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Mike and Sheilah Reskovac finally agree on the idea of more rest and family time.

Mike and Sheilah Reskovac, Bloggers

July 26, 2019

3 Min Read
A farmer sits in a harvested wheat field watching the sun set
CHILL OUT: Growing seasons have their ups and downs. Take some time to unwind and get a break from all the stress. PointImages/Getty Images

Mike: As all farmers know, no two growing seasons are the same. They do, however, have their ups and downs, failures and successes, and their learning moments.

Like most in the industry, the past couple years have been tough for us: More downs, more setbacks, more stress and more very strong words. I have always thought that I was good at handling stress and that I could juggle a bunch of things at once, all while being a positive person.

The past few years, though, I found myself being more discouraged and disappointed.

Sheilah: When we first got married, Mike had a little more help around the farm. He was better at the juggling part; the stress part, not so much (contrary to what he believes).

Before Son No. 1 was born, I warned him that our life was going to change and that he might not be able to get as much done in a day as he wanted.

I suggested cutting back a few acres and maybe cutting out some practices that weren’t necessary. My advice went unheeded, and the increasing gray hair on his head proved it.

Before Son No. 2 came I again gave the same speech: You don’t really have a lot of help anymore. You can’t do everything yourself. You’re not 25 and single anymore.

Finally, three years after my first request, things seemed a little different this year.

Mike: During my busy time, when things are running wide open, it has always been hard for me to step back and take a break. Some days I would hardly take a break to eat. “There isn’t time for that” was my attitude.

This spring, Sheilah told me that she didn’t care how early I left the house or how late I came home, on one condition: She wanted me to try to stop every day to take a supper break. The time could vary, and she would do her best to accommodate it.

Sheilah: I knew that some days it would work better for me to bring the boys and supper to the field.  Other days it was just easier for Mike to come in. I knew he wasn’t crazy about the idea, but I told him to give it try.

I didn’t really expect him to listen, let alone for the idea to work. At one point, I even asked him “What’s wrong with you? You’re not stressing like you normally are. Something must be wrong.”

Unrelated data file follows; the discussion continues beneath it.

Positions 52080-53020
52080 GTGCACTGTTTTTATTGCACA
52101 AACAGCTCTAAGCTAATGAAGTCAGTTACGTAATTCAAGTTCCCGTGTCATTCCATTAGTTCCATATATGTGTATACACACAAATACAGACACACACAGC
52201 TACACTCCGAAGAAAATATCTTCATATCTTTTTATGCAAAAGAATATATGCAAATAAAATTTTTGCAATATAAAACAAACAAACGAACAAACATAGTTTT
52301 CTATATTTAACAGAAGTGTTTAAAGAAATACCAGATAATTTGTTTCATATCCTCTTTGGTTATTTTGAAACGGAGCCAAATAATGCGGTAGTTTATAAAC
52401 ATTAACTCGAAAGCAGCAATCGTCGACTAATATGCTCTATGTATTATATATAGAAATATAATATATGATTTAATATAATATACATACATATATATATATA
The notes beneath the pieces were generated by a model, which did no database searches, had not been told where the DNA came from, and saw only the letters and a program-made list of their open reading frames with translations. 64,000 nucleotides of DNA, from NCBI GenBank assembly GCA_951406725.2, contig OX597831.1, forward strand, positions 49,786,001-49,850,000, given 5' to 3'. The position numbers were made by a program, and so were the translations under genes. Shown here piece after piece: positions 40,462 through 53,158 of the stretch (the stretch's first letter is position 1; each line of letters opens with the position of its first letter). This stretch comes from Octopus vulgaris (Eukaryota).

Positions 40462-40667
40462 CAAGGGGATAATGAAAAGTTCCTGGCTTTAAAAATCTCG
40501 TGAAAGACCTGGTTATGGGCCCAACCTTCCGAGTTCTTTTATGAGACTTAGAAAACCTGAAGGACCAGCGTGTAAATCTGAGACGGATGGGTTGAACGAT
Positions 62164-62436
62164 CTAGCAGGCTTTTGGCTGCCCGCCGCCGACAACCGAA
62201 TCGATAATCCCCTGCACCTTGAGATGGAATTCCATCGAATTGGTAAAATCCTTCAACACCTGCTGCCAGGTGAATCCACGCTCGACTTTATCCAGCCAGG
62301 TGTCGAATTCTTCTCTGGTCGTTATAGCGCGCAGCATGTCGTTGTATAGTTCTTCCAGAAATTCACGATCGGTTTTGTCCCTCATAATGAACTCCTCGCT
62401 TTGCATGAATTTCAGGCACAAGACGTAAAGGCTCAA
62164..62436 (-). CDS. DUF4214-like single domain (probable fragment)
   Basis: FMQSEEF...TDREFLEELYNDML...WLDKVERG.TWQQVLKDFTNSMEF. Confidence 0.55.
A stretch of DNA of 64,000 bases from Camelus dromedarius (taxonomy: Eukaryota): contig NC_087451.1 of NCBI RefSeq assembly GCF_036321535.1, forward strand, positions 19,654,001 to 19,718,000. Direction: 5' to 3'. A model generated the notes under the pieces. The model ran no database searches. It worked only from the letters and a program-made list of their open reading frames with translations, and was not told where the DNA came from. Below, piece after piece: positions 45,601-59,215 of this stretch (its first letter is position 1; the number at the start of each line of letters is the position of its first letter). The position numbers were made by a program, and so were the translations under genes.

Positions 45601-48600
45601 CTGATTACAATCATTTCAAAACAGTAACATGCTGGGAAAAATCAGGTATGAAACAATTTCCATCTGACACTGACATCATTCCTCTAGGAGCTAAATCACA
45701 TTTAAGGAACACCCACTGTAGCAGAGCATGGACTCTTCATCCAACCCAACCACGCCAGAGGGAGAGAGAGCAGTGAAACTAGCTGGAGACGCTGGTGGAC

Mike: I never knew how much more relaxed I could be during planting season. When I had a little bit of time to step back from the action and clear my mind from what wasn’t working or what needed to happen next, things seemed to go smoother.

The Rescovacs visit the zoo
FUN AT THE ZOO: The Reskovacs have found some time to get away this season, including a recent visit to the zoo.

Little things, like taking my boots off for a while, seemed to relax and rejuvenate me more for the evening. Taking time to eat with Sheilah and the boys, and even helping with bath time on a few occasions, seemed to put me in a better mindset, and I found myself not stressing out quite as much.

I also found it easier to work a little longer into the night with better focus.

Sheilah: I think I finally convinced Mike that it is OK to stop and take some family time, take a little rest and refocus. We shall see if this continues when harvest starts!

Mike and Sheilah Reskovac and their sons farm near Uniontown, Pa. Check out all of their "Two Hearts, One Harvest" blogs.

About the Author(s)

Mike and Sheilah Reskovac


Mike and Sheilah Reskovac are a young farming couple just starting their second year of marriage and farming together, near Uniontown, Pa. He's a first-gen farmer who met his fourth-gen farmer-bride online, and married in November 2012.

Mike grew up next to and working on his neighbor's Fayette County dairy farm through high school and college. After graduating from Penn State University in 2002 with a B.S. in Ag Systems Management, he worked as a manager at Tractor Supply stores for three years.

In 2005, he began farming his neighbor's land. Today, he and Sheilah farm 900 acres of corn and soybeans, plus do custom planting and harvesting.

Mike is president of the Pennsylvania Corn Growers Association. He also serves on the local Penn State Extension Board and is a Farm Service Agency county committee member.

Sheilah grew up on her family's Indiana County dairy farm. She graduated from DuBois Business College in 2008 with an associate's degree in Specialized Business and Medical Assistance, then worked for DuBois Regional Medical Center for four years. She also volunteered as a firefighter and EMT for the local fire company.

Since moving to Fayette County, Sheilah has been chief bookkeeper and farm assistant, along with taking classes at Penn State Fayette for Nursing. She enjoys “taking care of” groundhog problems, raking hay and mowing cornstalks.

While she enjoys cooking and baking, Mike enjoys eating the goods. Both enjoy hunting, attending concerts and county fairs, and spending time with family.

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